A New Garden in a New City on a New Earth

The new earth has a new garden in a new city.

In the next to last chapter of the Bible, John sees a “new heaven and new earth” where God’s new Jerusalem descends from heaven to earth. In other words, heaven comes down to earth. At that moment, the whole earth is filled with the glory of God.

There is no more chaos, which is represented by the absence of a sea. There is no more death, pain, or mourning because all of that has passed away and everything has become new. As God says, “I am making all things new.” God does not make new things, but God makes all things new. God renews what God made in the beginning. And this fulfills God’s promise to Abraham, and God invites the children of Abraham to “inherit these things.”

When heaven comes to earth, heaven and earth become one. That union of heaven and earth—the union of the dwelling of God with the dwelling of humanity within the creation—is the moment when the glory of God will fill the earth. Everything within it will be called holy and the earth will know the righteousness, justice, and peace of the fullness of the kingdom of God.

This was the hope of Israel. They yearned for a time of peace and justice, of righteousness and love. They hoped for a time when the wolf and the lamb would lie down together. They expected a time when all the nations would bow before their God and learn war no more. They trusted that God would reign fully in the earth. These are the promises and prophecies that will be fulfilled when God renews the heavens and the earth and comes to dwell with the heirs of the promise on the new earth.

The new earth has a new city, the new Jerusalem. This is the city where God dwells. There is no temple in this city because God dwells there. There is no night there because God is the light of the city. The whole earth has become the temple of God as the new Jerusalem fills the earth.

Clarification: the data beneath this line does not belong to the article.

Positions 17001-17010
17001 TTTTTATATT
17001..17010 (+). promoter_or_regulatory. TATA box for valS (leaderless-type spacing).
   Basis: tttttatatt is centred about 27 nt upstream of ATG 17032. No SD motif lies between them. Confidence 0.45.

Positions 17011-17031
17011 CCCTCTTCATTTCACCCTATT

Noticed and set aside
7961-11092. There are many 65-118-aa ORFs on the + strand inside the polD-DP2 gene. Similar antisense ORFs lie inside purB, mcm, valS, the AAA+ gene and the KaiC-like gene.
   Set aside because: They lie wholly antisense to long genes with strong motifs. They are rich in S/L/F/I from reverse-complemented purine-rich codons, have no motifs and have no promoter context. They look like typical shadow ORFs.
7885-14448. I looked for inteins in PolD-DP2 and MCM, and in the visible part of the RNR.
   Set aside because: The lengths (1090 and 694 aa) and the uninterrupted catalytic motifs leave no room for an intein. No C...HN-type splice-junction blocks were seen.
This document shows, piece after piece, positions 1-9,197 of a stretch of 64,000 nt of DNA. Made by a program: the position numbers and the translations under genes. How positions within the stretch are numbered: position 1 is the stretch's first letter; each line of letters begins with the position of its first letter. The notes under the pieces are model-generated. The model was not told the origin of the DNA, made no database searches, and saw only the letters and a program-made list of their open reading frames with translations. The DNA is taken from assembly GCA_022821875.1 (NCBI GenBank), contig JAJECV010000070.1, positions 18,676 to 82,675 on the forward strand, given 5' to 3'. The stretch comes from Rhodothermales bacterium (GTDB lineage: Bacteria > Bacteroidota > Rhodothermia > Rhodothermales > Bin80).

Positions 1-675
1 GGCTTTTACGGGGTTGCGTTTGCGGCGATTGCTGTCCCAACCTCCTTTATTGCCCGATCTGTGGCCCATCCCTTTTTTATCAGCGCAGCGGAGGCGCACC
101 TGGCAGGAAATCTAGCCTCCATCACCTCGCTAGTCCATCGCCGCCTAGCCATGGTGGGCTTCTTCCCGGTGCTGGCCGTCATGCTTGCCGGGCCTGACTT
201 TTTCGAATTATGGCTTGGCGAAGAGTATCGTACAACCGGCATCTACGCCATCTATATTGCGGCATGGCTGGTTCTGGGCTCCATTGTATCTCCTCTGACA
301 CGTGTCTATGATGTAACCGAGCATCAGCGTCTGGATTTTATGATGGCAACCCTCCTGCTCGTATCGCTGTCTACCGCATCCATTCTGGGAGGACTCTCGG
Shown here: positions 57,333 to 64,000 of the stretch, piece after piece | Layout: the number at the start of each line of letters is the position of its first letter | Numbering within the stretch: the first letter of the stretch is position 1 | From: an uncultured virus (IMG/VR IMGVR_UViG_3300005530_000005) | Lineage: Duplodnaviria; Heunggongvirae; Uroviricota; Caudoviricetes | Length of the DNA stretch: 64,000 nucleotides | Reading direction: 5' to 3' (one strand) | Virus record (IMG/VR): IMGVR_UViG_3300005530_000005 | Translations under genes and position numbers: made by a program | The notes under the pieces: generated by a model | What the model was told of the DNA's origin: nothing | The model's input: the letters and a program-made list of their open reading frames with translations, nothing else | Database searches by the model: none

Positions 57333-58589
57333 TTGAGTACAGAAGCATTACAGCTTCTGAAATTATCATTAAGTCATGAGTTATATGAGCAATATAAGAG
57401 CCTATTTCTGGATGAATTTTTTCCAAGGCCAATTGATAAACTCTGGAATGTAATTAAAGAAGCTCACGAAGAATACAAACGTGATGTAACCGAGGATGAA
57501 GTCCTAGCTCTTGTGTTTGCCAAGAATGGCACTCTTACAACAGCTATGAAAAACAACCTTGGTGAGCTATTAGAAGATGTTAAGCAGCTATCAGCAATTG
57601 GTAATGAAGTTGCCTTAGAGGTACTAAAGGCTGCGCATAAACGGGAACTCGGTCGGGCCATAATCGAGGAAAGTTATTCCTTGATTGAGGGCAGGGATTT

This new city also has a new garden which gives life to God’s people. The tree of life is there, and there is abundant provision for all peoples.

In this new city, with its new garden on a new earth, the people of God serve God day and night. I don’t know exactly what that means. In what ways will we serve God? Perhaps we will take up our original commission to reign with God over the creation, and this means we will continue to develop it and care for it.

Perhaps we might imagine that we continue to write new songs, create new art, make new history, build new buildings, and develop new relationships with people and diverse nations. Perhaps we will finally learn to enjoy the diversity of different cultures and peoples. To serve God is to continue in the ministry God gave humanity, to function as royal priests within the creation. We will lead the creation in the praise of God, and we will care for the creation and develop its potential even further.

Exactly what will that look like? I don’t know, and I hesitate to speculate. But I am confident of this: it will be a grand adventure that exceeds all that we might imagine and more than anything for which we might ask. It will be a great adventure, and the story of God will continue and blossom into eternity.



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